• Anonymous

          well if the Browns executive staff knew any better, it’s to make sure they have you on their side, lord knows the wrath of a P scorned!

          • acto

            Biki,
            It is “the fury of a p_4 scorned”.

          • Anonymous

            duly noted

      • Believelander

        I endorse that Domer.

    • Anonymous

      liar liar pants on fire,

      indeed. lack of will to get.

      also plain awful.

      ^fixed to be Haiku :)

      • Anonymous

        Oh thanks I love that :)

        (And look at me giving credit when credit is due.)

    • Anonymous

      P I really feel like you’re the only one who has the right to yammer on and on about this, and somehow you are the most succinct.

      Just as wrong, but at least you were first, clear, and consistent.

      • Anonymous

        I don’t know which i love more: your validation of my righteous indignation or the transfiguration of it into an elegant haiku.

        Frowniefolk are the best.

  • TopF

    This artical is the same old crapp we didnt spend the farm to get this guy, and I am glad. lets move on and and TRY FOR ONCE to stick to a plan and maybe we bulid a good team.

  • Anonymous

    The reality is they are either more credible or less credible, depending on who and what you already believed.

    I’ll be surprised if the supposed honoring of this self-imposed rule is interpreted the way you think.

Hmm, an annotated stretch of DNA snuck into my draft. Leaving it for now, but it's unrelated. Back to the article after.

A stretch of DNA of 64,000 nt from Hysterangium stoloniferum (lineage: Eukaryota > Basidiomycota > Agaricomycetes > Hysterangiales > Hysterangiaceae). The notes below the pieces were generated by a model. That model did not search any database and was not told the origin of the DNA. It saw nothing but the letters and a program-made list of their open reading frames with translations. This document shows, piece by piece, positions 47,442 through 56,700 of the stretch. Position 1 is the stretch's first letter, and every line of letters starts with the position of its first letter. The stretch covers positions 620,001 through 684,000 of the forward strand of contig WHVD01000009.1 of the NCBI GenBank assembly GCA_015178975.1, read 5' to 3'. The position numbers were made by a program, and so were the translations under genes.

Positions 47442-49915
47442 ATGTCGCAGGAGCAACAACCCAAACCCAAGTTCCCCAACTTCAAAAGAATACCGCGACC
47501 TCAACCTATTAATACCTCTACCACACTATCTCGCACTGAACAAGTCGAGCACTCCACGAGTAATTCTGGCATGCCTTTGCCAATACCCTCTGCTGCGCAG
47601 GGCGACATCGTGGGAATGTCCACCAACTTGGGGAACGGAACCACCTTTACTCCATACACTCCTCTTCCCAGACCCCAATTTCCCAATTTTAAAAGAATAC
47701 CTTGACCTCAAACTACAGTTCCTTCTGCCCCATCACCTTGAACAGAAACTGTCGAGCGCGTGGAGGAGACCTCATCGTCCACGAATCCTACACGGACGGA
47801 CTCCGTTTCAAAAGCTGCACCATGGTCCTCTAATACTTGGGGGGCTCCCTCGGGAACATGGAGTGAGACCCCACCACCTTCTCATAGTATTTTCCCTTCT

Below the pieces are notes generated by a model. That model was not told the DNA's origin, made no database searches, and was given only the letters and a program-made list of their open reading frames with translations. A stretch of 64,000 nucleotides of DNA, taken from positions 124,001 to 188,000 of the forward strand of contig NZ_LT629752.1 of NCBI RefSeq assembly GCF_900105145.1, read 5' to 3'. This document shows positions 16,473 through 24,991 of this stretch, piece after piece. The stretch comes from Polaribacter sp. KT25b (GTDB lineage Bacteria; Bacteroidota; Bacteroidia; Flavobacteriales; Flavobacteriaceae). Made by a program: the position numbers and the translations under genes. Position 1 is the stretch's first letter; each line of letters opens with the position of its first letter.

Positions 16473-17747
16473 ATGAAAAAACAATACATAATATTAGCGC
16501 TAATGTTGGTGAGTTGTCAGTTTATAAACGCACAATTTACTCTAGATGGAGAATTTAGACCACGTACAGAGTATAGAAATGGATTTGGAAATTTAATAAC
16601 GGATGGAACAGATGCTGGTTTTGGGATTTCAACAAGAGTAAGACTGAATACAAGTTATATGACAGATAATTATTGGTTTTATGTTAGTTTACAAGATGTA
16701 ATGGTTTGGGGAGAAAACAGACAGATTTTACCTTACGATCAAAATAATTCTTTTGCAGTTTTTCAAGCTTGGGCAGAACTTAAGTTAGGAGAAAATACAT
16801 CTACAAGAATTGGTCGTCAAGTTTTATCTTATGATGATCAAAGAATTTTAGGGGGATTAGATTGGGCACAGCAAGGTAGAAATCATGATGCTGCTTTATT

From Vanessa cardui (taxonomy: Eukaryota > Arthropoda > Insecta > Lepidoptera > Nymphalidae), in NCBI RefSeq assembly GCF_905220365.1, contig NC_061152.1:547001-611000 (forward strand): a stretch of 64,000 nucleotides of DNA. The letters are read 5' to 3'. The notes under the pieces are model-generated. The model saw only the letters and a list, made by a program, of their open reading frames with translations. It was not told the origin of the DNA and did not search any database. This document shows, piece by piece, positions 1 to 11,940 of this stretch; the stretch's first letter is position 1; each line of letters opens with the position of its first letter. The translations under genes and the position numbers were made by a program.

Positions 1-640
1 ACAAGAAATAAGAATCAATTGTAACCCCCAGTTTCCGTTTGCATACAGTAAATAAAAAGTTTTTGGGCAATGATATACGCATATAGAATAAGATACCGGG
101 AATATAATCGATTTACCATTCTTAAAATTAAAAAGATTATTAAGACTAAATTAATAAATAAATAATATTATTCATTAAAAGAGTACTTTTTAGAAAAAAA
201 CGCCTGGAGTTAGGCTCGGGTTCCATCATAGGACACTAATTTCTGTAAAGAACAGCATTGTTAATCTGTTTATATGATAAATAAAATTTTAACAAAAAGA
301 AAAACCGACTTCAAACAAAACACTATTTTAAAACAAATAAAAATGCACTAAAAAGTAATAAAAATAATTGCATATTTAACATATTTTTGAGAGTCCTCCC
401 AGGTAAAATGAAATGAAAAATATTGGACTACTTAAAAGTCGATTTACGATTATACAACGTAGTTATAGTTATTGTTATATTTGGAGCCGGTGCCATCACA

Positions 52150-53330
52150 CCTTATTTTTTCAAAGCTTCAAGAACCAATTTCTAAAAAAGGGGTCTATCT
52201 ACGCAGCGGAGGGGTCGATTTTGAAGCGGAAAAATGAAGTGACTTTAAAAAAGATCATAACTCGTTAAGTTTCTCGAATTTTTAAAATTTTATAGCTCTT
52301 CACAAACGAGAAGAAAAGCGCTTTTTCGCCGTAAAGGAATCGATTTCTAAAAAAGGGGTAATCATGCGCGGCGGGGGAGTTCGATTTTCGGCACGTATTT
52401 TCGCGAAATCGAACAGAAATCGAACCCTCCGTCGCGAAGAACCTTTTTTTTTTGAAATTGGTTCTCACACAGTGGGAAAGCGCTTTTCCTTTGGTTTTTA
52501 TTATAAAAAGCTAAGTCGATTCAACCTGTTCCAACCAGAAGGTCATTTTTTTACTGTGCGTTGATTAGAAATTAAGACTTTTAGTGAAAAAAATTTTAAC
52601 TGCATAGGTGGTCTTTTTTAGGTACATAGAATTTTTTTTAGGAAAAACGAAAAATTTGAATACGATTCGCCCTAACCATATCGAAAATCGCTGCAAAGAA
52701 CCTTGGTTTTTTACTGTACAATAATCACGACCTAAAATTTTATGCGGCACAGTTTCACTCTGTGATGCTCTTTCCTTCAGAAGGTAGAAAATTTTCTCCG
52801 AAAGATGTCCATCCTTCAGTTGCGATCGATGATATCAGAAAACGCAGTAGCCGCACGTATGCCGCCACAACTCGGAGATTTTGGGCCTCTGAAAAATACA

• Anonymous
      • Anonymous

        Yeah, how many times is your response going to be that what STL really wanted to do was, in the words of the link

        “give the bidders incentive to bid lower than their valuation of the item.”

        This somehow implicates Holmgren as a mendacious bumbling fool and Snead as a clearly honorable man who in no way knew or told anyone which envelope contained what when. Nope. The only crony collusion in the NFL occurs in Berea, and Holmgren clearly should have known no one ever bluffs in negotiations and that Griff is worth exactly 3 #1′s, a 2, and a 4, or to put it in “equivalent” terms, exactly the value one AFC east team picked up with a single 6th round pick in 2000!

        If you really believe in the sanctity of this auction (I think you’ve stated before that you didn’t necessarily) then how can you possibly fault the Browns for what they offered? You weren’t making a whole lot of noise about the huge sums that should be immediately shoveled at STL in the days prior to the Fully Sealed and Sanctified Auction of Great Honesty, in fact, I think I remember you playing down the idea that the trade would happen before draft day at all, and felt the price might fall from the then unthinkable 2-ones-plus-something-dinky.

        Now I do have my own problem with how Holmgren is handling this, but they mostly have to do with apparently offering too much, and now taking a line that is not particularly helpful. They are feeling the heat of fans, and unfortunately starting to show it.

        • Anonymous

          Now that Snead has gone on the record to explain his process and provide specifics, I find the whole story naturally much more credible. Why wouldn’t I? Why wouldn’t anyone? Why don’t you?

          And what’s the point of taking a misplaced wikipedia quote out of context? There are clearly other more significant incentives at play when the strategy is employed at the right time with respect to the right asset. Don’t you see, I did in fact downplay the idea of the Rams being able to get a trade done in advance of draft day because admittedly I hadn’t thought of the idea of a first-price sealed bid auction, which, obviously served the Rams’ purpose here. Live and learn. Or at least some of us do.